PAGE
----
Shadows and Pearls

Punxsutawney Phil/Phyllis, that rascal groundhog that reportedly saw his/her/their shadow on February 2nd, gave us the Pennsylvania Dutch superstitious edict that there will be 6 more weeks of wintery weather. Nevermind, Phil/Phyllis is only “right” in predicting emerging spring 40% of the time. How “right” are you in assessing yourself? Do you have springtime energy or winter blues? Are you fixated on the shadows in your life?

Psychotherapist Katherine Morgan Schafler (The Perfectionist’s Guide to Losing Control: A Path to Peace and Power, 2023) is a former on-site therapist at Google. She asked her Google clients, “What if there’s nothing wrong with you?” This simple shift from the “let-me-figure-out-what’s-wrong-with you” perception is a game-changer.

Mental wellness is about accepting what is “right” within each of us; healing personality wounding does involve naming past shadows, but not submerging one’s thoughts and behavior to shadowland. I believe that mental wellness and trauma relief call for a steady diet of self-compassion. Schafler unpacks circular reasoning: “The best way to be more of who you are is to understand it’s already inside you. It’s there. It’s just that in order to get there, you have to stop being who you’re not. Stop trying to eradicate what’s ‘wrong’ with you. That’s never the solution…ask yourself: ‘What do I want?’”

Lasting change is a bit more complicated, but the gist of Schafler’s approach is on target. When we place most of our focus on “what’s wrong,” it is a path to pathologize or reduce our potential for possibilities. Schafler views a perfectionistic viewpoint as believing, “I’m broken.”

When we connect with an inner awareness of an already and always calm energy of self, soul, spirit (your choice of wording), we understand that we are not “broken.”

An online photo of “broken” pearls with burn scar shadows (after surviving a house fire) looks ominous; however, these pearls were restored to their natural beauty after cleaning and restringing. You might say that the inner pearl had remained intact.

In addition to representing concepts like love and wisdom, pearls are tough. They may incur scuffs and scratches, but they are not broken easily. In fact, pearls are among the most resistant gemstones to stress and strain; they can withstand immense external pressures without breaking.

If you are having groundhog days of same-old, same-old thinking, it is time to restring your thoughts. Are you going to believe a 40-percenter groundhog about the advent of spring energy? The birds are singing already. Superstitions are broken ideas. You already possess an inner springtime. Like pearls, you can withstand external pressures without breaking.

Stay curious. Acknowledge change as your constant companion. Groundhogs understand rhythms of change. They do not eat while hibernating for 3 months in winter. I’m guessing that groundhogs soon will be frisky for food and other pleasures.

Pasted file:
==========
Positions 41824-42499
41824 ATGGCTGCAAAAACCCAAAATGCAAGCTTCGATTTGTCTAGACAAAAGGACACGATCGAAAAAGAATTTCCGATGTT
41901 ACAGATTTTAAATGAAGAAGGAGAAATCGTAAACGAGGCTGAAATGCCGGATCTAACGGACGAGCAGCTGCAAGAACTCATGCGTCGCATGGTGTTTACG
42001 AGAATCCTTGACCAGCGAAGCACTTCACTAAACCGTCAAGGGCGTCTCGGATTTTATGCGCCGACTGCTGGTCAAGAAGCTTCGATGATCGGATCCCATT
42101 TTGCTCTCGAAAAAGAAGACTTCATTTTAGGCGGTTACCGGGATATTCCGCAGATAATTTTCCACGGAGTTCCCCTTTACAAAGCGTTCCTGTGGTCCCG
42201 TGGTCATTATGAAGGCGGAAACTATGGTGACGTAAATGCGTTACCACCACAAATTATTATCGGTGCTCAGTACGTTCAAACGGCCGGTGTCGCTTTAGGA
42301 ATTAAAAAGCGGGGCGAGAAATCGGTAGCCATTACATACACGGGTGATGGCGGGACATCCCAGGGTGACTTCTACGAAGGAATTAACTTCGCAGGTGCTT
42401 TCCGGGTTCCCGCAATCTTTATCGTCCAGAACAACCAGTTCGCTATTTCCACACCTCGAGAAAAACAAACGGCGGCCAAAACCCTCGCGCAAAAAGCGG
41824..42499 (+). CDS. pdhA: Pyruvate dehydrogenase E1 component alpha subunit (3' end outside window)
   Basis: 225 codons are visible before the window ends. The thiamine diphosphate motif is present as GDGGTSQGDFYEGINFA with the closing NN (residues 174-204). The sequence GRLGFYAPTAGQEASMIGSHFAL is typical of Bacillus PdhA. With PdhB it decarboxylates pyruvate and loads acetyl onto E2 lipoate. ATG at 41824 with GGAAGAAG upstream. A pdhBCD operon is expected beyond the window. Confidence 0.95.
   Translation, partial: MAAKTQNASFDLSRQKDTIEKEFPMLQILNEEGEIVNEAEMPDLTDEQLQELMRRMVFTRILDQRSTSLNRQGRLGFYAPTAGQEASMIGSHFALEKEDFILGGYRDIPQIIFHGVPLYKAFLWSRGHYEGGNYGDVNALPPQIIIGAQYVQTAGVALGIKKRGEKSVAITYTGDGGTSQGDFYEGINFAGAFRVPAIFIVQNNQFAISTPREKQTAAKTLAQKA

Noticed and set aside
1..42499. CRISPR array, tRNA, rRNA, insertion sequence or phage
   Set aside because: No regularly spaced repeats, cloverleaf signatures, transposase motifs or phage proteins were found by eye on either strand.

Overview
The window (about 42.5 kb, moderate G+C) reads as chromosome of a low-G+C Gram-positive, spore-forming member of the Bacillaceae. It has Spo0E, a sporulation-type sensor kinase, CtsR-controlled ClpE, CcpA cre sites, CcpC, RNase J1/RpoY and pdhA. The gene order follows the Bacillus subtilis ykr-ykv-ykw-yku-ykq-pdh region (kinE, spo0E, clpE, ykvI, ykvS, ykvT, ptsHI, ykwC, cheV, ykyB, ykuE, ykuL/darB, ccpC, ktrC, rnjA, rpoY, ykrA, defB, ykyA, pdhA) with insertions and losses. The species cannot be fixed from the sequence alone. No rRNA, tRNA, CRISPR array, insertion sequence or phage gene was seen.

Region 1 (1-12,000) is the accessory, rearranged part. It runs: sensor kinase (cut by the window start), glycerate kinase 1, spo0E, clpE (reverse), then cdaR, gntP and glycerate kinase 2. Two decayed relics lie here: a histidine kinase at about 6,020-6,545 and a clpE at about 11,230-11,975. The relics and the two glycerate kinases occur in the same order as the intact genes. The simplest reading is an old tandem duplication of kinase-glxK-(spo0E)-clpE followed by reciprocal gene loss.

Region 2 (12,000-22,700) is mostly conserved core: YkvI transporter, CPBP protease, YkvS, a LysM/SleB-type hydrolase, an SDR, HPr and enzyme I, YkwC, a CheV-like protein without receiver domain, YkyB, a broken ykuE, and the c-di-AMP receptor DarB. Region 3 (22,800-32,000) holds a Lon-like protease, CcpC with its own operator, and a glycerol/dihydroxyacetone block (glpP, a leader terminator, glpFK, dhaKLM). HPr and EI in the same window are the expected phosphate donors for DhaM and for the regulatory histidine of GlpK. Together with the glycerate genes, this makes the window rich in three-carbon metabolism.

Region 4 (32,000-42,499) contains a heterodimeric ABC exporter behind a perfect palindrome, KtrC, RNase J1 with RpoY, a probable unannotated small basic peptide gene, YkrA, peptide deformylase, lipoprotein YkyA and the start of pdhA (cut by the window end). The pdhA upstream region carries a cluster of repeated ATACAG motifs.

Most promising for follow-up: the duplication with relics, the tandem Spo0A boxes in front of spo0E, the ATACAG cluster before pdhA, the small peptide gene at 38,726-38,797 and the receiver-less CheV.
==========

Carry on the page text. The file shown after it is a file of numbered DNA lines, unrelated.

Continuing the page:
Pearls of Peace (PoP) Quiz

159. What aspects of your personality could benefit from change?

160. When you change even one thought you have about yourself, does it lead to other changes?

By Janis Johnston

Janis Clark Johnston, Ed.D., has a doctorate in counseling psychology from Boston University. She has worked with children, families, and groups (ages 3-83) with presenting issues of anxiety, depression, trauma, loss, and relationship concerns. She initially worked as a school psychologist in public schools and was awarded School Psychology Practitioner of the Year for Region 1 in Illinois for her innovative work. She was a supervising psychologist at a mental health center, an employee-assistance therapist and a trainer for agencies prior to having a family therapy private practice. Recipient of the 2011 Founder’s Award for her dedication to the parenting education of Parenthesis Family Center (now called New Moms), and the 2002 Community Spirit Award from Sarah’s Inn, a domestic violence shelter and education center, Johnston is an active participant in numerous volunteer activities supporting children and families in her community. A frequent presenter at national psychology and educational conferences, Johnston has published journal articles, book chapters, and two books -- It Takes a Child to Raise a Parent: Stories of Evolving Child and Parent Development (2013, hardback; 2019, paperback) and Midlife Maze: A Map to Recovery and Rediscovery after Loss (2017, hardback; 2019, paperback). In addition to augmenting and supporting personal growth in families, Johnston is a Master Gardener and loves nurturing growth in the plants in her yard.


  1. As I have gotten into my 7th decade, I have often bemoaned the fact that I can’t do some of the same things that I used to do! But when I stop and think about it, I remind myself that there are a lot of things I can do. As well as learn new things that I have not done. Our lives have always been constantly changing!;-)


  2. Yes! Change is not our opponent…inaction is our real opponent at any stage of life. One of my (many) favorite quotes is this: “Whatever you can do, begin it. Boldness has genius, power, and magic in it. Begin it now.”

    While the quote is frequently attributed to Goethe, according to, the words come from the work of William Hutchinson Murray from his 1951 book, The Scottish Himalayan Expedition.


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